Work Saint James the Less
Department of Sculptures: France, 17th and 18th centuries
Saint Jacques le Mineur
© 2009 Musée du Louvre / Pierre Philibert
France, 17th and 18th centuries
Admission piece for the Académie Royale de Peinture et de Sculpture, presented on 24 September 1689. The earliest series of admission pieces consists of religious subjects, especially figures of apostles such as this one.
A bas-relief of a single figure
Saint James the Less was Jesus' cousin and one of the twelve apostles. After Saint Peter left for Rome, he became the head of the Christian Church in Palestine. In 62 the Sanhedrin took advantage of the absence of the Roman procurator to sentence him to be stoned to death. He was killed by a blow from a fulling stick, which smashed his skull. The saint is represented here in profile, reading a parchment. In his right hand he holds a fulling stick, the instrument with which he was killed.
This bas-relief was the admission piece that Jean-Jacques Clérion submitted to the Académie Royale de Peinture et de Sculpture on 24 September 1689, two years after the approval of the model in 1687. Although the bas-relief is limited to one figure, the sculptor set out to demonstrate his mastery of his art: an academic nude, drapery, care taken over the details (hair, beard, stick), and differentiation of spatial planes to give the figure depth.
What is an admission piece?
An admission piece is the work an artist had to submit to the Académie Royale de Peinture et de Sculpture to become a member. It was the equivalent of the sample of work master craftsmen had to submit to become members of a guild. For sculptors, article XIII of the Académie's 1663 statutes stipulates that it must be a marble bas-relief, and this remained largely the case until the late 17th century. Three main types can be distinguished: religious medallions (the case with Clérion's work), allegorical tableaus concerning the Académie, and allegorical scenes in honor of Louis XIV. There are a few notable exceptions, though: expressive heads, a few portraits, and an in-the-round statuette, Corneille Van Cleve's Polyphemus Sitting on a Rock (1681).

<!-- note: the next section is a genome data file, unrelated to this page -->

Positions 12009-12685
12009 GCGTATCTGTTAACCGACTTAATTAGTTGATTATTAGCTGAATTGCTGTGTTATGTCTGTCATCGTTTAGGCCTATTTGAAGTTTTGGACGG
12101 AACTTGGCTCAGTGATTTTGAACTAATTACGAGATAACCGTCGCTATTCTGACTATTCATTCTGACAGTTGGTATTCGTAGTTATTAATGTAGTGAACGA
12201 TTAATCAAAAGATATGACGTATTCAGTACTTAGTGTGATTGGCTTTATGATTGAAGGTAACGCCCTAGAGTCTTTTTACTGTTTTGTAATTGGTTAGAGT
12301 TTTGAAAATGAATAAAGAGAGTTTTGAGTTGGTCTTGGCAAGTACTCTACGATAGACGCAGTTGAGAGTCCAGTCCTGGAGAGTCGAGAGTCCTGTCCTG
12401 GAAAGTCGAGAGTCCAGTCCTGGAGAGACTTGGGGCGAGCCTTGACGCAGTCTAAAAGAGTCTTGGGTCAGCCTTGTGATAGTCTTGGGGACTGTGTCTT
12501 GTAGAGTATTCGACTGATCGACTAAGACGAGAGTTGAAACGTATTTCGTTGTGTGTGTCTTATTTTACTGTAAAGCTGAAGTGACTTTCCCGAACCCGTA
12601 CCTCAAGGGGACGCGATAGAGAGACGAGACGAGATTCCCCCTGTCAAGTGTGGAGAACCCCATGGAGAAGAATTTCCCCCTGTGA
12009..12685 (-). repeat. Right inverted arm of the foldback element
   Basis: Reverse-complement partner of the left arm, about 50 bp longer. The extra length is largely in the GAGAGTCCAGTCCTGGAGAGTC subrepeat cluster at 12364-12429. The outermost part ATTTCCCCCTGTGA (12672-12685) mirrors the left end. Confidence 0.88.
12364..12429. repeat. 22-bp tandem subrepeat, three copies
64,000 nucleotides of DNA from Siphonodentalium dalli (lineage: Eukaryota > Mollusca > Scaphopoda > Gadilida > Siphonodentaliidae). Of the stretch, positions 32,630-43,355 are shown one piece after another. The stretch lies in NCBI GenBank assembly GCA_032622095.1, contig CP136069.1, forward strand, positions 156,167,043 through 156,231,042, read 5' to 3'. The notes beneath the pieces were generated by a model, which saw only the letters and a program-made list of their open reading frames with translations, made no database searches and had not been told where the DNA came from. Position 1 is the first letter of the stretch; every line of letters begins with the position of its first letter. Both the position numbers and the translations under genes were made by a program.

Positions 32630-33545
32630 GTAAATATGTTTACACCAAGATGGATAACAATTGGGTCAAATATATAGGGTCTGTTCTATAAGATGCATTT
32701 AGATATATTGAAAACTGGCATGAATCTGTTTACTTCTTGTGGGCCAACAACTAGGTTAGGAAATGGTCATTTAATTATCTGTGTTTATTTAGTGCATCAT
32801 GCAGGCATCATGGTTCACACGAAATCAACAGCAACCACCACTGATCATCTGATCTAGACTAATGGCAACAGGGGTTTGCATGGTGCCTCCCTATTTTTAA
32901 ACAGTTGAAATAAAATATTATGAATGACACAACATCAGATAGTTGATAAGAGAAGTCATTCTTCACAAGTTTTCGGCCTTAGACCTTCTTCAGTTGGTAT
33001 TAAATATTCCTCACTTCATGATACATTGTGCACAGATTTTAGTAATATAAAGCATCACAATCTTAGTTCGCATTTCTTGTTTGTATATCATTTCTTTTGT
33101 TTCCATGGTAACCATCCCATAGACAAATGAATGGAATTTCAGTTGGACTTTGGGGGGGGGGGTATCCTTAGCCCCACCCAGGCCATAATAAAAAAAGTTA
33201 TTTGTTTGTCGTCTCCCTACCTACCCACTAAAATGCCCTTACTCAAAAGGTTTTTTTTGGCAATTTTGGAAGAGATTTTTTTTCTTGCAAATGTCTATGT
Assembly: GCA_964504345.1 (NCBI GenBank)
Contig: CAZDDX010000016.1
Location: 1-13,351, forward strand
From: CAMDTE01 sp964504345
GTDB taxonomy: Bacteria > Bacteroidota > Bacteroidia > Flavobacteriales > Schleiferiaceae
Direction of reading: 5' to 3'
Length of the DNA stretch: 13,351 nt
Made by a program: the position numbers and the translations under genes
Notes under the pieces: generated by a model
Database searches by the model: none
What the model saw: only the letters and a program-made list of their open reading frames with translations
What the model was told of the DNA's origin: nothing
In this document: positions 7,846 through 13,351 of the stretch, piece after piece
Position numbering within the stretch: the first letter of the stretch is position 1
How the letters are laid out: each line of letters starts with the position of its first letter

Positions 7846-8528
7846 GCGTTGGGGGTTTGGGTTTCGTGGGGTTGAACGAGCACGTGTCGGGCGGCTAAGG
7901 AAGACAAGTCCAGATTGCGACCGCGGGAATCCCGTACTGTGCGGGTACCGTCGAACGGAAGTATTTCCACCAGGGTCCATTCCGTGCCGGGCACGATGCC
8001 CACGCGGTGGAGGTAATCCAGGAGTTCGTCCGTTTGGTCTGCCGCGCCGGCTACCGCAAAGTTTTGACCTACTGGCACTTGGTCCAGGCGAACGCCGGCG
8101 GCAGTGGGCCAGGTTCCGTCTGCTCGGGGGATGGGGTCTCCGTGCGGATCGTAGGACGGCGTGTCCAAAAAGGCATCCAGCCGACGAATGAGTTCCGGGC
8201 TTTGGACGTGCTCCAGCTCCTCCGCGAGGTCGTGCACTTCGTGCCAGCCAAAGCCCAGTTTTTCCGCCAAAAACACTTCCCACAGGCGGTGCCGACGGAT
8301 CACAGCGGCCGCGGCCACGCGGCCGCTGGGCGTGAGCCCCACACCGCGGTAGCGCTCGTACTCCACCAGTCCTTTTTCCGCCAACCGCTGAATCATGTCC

Admission to the Académie
A sculptor wishing to become a member of the Académie first had to have his work approved. The candidate brought several of his works, in plaster or terracotta. If this presentation was approved, by secret vote, the director of the Académie then indicated the subject the artist had to execute for his marble admission piece, within a set time limit.
Jacques CLÉRION (Aix-en-Provence, 1637 - Paris, 1714)
Saint Jacques le Mineur
H. : 0,84 m. ; L. : 0,69 m. ; Pr. : 0,13 m.
Collections de l'Académie royale
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